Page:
We met Comfort Selebi in early March, a time that now feels like a lifetime ago. Covid-19 was a news story happening in the world, not life, and not here.
We were at CZONE Cryotherapy, her sports recovery business located in the heart of Sandton, trying out a novel recovery method, cryotherapy, with the plan of writing about it (and will do so as soon as she reopens).
On the wall inside the cryotherapy room was a rack filled with running medals, including the small-but-can’t-miss yellow and black ribbon Comrades Medals. As Comrades runners do, after discovering a fellow Comradicle, we got talking about Comrades and Comfort’s impressive running career. That led to the story of how CZONE Cryotherapy was born and halfway through we asked Comfort if we could write a story on her, “Oh do I have a story” was Comfort’s reply.
Born and raised in Soweto, South West of Johannesburg, Comfort Selebi wears many hats. She’s wife to Mohale Trevor Selebi, mother to three children aged 26, 21, 14, runner and a business owner.
After completing high school, Comfort went on to earn a book-keeping Diploma and Practical Accounting Diploma at Damelin College. She would later also complete an Investment Analysis and Portfolio Management Extracurricular Diploma from The University of Johannesburg and Collective Investment Schemes(CIS) short course endorsed by The University of Cape Town. Her first job out of college was as a filing clerk at Cashbuild Hardware Stores, where she was promoted to creditors clerk and then bookkeeper.
Following that job, she joined a company called TMA as an Investment Administrator, later on getting promoted to a fund accountant. In 2000 she resigned from TMA and joined Alexander Forbes as an investment administrator and later became a fund accountant. It was during her time at Alexander Forbes that she picked up a hobby that would lead to her resignation and the start of her own company CZONE Cryotherapy.
That hobby was running, which she started in 2013, as a way to lose the extra weight she picked up during pregnancy. A colleague saw her running and asked her to join him at a race, where she picked up the running bug. “I was hooked”, Comfort said.
In June 2014, Comfort and her husband were on holiday in Durban. It would so happen that that weekend was the weekend of the Comrades Marathon. After watching it, Comfort’s mind was made up – she would run the Ultimate Human Race.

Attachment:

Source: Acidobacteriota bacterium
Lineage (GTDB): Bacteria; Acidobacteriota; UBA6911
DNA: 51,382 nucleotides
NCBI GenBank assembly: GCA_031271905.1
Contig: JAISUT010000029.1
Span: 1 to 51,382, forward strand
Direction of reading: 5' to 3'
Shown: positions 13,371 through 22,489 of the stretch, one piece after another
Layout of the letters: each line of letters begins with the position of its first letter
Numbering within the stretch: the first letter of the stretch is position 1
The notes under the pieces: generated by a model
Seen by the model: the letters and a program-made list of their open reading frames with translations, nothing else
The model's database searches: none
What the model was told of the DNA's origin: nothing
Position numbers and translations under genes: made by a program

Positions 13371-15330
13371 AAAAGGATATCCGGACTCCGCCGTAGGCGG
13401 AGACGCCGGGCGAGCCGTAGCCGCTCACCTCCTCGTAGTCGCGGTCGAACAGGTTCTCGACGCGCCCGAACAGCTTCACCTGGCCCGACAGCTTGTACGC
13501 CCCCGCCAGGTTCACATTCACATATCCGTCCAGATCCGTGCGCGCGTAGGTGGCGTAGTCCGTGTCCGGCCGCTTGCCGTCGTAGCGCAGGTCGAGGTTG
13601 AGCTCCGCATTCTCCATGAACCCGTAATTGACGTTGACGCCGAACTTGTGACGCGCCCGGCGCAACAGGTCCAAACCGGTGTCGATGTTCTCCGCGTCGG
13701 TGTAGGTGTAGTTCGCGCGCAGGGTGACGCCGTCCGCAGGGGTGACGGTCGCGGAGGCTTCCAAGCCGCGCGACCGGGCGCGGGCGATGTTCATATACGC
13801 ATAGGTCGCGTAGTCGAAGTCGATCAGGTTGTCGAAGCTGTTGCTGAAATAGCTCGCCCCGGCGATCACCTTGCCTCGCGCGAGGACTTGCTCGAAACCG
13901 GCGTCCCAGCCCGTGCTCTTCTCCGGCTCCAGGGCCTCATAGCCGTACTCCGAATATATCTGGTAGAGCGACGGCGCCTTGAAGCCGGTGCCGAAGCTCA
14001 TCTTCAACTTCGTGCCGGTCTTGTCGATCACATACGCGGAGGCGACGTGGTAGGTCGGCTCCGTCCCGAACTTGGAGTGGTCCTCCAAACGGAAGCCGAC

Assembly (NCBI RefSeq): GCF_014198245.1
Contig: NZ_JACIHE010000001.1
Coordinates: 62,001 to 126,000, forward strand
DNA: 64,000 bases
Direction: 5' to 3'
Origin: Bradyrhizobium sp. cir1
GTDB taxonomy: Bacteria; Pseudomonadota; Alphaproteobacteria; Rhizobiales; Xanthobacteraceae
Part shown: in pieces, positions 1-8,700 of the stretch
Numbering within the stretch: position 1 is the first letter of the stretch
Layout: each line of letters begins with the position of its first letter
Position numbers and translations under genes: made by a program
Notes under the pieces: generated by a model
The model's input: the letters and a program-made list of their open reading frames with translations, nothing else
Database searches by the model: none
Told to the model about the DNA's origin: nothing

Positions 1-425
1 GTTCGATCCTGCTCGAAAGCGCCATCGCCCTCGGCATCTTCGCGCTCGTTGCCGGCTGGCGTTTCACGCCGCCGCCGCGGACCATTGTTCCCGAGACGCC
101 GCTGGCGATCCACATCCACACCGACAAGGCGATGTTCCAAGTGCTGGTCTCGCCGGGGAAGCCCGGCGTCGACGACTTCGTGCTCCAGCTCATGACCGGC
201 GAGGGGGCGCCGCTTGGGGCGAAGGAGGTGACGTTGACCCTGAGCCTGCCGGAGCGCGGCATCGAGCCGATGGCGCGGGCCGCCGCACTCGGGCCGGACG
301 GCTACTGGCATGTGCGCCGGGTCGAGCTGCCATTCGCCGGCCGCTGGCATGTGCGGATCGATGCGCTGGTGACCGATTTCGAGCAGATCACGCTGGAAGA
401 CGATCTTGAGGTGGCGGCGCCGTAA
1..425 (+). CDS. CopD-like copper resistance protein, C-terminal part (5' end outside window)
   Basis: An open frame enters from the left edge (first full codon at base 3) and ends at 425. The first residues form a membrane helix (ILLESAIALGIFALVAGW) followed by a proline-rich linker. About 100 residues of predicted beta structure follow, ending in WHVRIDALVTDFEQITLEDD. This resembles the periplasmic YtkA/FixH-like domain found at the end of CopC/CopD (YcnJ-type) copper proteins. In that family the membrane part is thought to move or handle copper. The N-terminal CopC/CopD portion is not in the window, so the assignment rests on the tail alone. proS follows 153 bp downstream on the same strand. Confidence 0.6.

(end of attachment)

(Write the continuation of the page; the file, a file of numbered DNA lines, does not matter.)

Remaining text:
Running Comrades means running a whole lot of marathons in preparation. In November 2014 she ran her first Marathon, the Soweto Marathon, finishing in 4 hours and 29 minutes. A time that also qualified her for Comrades 2015, which she ran and finished in 11 hours and 6 minutes.
Around the same time Comfort had been searching for her passion. After running her first Comrades she had a breakthrough in her car and realised her passion was sports. But at 45 years old she questioned what it meant and how she could use it. No sport careers interested her and so she continued running.
A few months later, in August she came across an article about Caroline Wostman which mentioned that Caroline was up at 4am every morning to drive to her morning run with her running group, after which she would go to work. This routine felt familiar. It was the same Comfort followed and she started questioning what she was lacking. “I realized that she has a coach. I thought to myself, I need to get myself a coach”.
It would so happen that during a larger than normal speed session at her running club she would find a coach. Coach Khotso Kotso was running a training camp team which trained on the other side of the stadium every day at 5:30pm. He told Comfort that all athletes were welcome to join and so the next day she joined them. Her running program now included a morning run as well as an afternoon session at Barnard stadium with her new running coach.